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Wellington Fields Allotments - Hixon.


Plough Field Allotments at Amerton


Gardening Tips
By Mrs FM


Unusual & Old
Fashioned Fruit


Herbs & Other
Edible Plants.

Environmental Issues And Going Green.

Books By
Alan J Hartley



Winter Crops

Our allotments has a waiting list like all other sites and sometimes people on it are offered a plot, but turn it down saying they are not ready for it and they then go to the bottom of the waiting list. This often happens when a plot becomes vacant part way through the season and the person believes that they have missed the planting time and consequently they couldn’t make use of it until the Spring, but there is always something to plant on an allotment whatever time of year and early Autumn, especially, is a good time for taking over a new plot. 

Not only is it the ideal time to give you the chance to thoroughly dig your plot, weed it, get it to a fine tilth and generally prepare it before the spring planting, but it gives you the ideal opportunity to dig in loads of manure to fertilize it well before the Winter so that the worms can work on it, spread the goodness and make it even more suitable for Spring planting. If the plot is fairly tidy there are quite a few things that can be planted later in the growing season anyway, depending on the actual month. Late plantings of some vegetables can often be made and the garden centres sell a whole range of Autumn Planting Vegetables these days. They include things like Winter Cabbages, Purple and White Sprouting Broccoli, all year round Lettuce and even Christmas New Potatoes. Japanese Onion sets planted late in the season will harvest earlier the following year than ordinary Onion sets planted in the Spring. At home, one year, I had a large Angelica plant that had spectacular seed heads in the Autumn. I read that the seed does not keep very well and becomes infertile very quickly, so I sowed some and it germinated well before the Winter set in. The little seedlings went through the Winter outside and grew away in the Spring to give lots of big plants the following year. We are fond of Garlic and Jerusalem Artichokes which both also need to be planted in the late Autumn/early Winter for best results. Other seed that can be put in through the Winter, if the weather permits, include a variety Broad Bean called Aquadulce and Onion seed is traditionally sown on Boxing Day.

Fruit bushes and trees were always traditionally planted in the Autumn/Winter months when the plants were dormant and didn’t mind being disturbed. In the good old days this was mainly because everything was bought “Bare Root,” and it would die if sold like that with leaves on in the Summer months. However, even pot grown plants will suffer if planted in hot weather and need to be planted in a cool, or damp spell of weather to give them the best chance. So, Autumn is still the best planting time for these as well, because they will have no leaves on them then enabling the roots to get better established over the Winter. In the Autumn, you can even dig up fruit bushes from home and move them on to the allotment to give them more room. A Gooseberry bush may well have branches that have rooted into the ground where they have bent down and touched it. These can be cut off in the Autumn and make ideal free plants to fill up a new allotment plot with as do divisions from an established Rhubarb Crown. In fact it has always been said that Rhubarb does best after it has been dug up in the Winter and the Crown has been left exposed to the frosts!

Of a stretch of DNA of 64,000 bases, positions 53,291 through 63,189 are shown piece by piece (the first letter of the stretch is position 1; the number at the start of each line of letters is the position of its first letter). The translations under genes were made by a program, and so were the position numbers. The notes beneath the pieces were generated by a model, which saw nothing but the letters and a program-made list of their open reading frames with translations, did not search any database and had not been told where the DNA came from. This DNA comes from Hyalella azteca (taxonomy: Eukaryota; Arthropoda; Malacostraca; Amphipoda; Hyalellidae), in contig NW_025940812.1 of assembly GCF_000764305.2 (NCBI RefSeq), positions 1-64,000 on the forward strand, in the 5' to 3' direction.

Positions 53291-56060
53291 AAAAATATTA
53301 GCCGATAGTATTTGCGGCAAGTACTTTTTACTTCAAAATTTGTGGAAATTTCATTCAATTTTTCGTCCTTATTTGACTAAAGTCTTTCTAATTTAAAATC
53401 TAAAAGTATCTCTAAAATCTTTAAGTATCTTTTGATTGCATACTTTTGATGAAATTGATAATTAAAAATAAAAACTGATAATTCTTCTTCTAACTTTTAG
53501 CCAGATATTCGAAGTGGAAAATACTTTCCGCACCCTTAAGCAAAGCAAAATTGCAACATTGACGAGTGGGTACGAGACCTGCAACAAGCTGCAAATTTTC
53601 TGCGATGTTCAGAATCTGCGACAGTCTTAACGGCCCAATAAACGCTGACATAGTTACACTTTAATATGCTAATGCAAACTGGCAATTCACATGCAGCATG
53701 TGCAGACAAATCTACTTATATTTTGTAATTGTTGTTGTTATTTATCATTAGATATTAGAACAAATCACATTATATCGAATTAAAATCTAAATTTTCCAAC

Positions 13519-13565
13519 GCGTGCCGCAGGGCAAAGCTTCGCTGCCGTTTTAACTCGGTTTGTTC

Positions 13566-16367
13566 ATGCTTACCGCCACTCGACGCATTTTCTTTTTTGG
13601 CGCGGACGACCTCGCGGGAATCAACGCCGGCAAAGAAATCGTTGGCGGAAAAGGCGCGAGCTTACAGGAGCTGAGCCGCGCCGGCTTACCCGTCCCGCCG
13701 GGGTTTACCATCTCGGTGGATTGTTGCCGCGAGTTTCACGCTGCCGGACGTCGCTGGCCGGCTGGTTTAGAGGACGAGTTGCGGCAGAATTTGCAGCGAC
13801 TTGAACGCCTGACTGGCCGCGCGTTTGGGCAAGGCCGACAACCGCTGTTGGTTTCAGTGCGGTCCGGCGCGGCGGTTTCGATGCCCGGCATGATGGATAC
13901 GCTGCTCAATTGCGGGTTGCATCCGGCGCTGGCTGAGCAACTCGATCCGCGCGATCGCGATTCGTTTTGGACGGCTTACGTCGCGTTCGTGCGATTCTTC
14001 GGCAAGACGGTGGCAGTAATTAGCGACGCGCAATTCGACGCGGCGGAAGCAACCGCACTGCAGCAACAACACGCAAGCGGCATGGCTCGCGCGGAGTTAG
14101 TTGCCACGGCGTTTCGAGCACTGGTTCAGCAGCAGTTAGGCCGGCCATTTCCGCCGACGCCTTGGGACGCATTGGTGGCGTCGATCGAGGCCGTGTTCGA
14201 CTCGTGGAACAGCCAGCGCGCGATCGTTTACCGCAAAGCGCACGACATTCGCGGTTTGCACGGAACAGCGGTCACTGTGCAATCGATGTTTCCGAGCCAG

Not that many Herbaceous plants are grown on allotments, but these are best planted after the foliage has started to die down as well. They can also be divided and replanted in Autumn when they will get better established, ready for the new season. Some allotment holders like to grow a few herbaceous flowering plants for cut flowers for the house and the true Herb Bergamot, or Monarda is one that we have decided that we like. It produces lovely sprays of purple/mauve/pink flower heads that fill the room with a minty smell and they last quite well in vases as well. There are some flowers seeds such as Sweet Peas that are traditionally sown in the Autumn, but there is much debate over whether Autumn, or Spring planting gives the best flowering plants for the following year.

Autumn means harvest time to everybody and if you have taken over a plot after the harvest you may think that all the crops will be gone, but that is not strictly true as many crops can be harvested later, in the Winter months. It is possible that your new plot may have been planted earlier in the season with Leeks, Jerusalem Artichokes, Kale, Brussels Sprouts, or Parsnips that are all harvested in the colder months. Indeed they always say that Parsnips are best to eat after they have been frosted and Brussells Sprouts are a Christmas favourite. Another crop that might have been planted is the old fashioned, forcing Chicory that has to be dug up at the first sign of frost. Chicory is well known to be a little bitter, but we have found that the Summer version, Raddichio, seems more bitter than the traditional Winter grown type. The Winter Forcing varieties are planted outside at the same time as the Summer, but are not harvested until they have been dug up and re-planted inside, in a frost free place, such as a garage, or greenhouse and then the blanched “Chicons,” are harvested in the depths of Winter.

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